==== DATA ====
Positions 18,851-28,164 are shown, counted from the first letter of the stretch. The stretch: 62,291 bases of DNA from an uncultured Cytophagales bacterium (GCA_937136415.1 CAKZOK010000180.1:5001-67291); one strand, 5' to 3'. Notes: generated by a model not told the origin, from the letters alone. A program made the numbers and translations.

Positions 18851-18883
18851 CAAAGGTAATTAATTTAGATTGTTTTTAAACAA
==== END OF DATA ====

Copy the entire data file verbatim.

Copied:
Positions 18,851-28,164 are shown, counted from the first letter of the stretch. The stretch: 62,291 bases of DNA from an uncultured Cytophagales bacterium (GCA_937136415.1 CAKZOK010000180.1:5001-67291); one strand, 5' to 3'. Notes: generated by a model not told the origin, from the letters alone. A program made the numbers and translations.

Positions 18851-18883
18851 CAAAGGTAATTAATTTAGATTGTTTTTAAACAA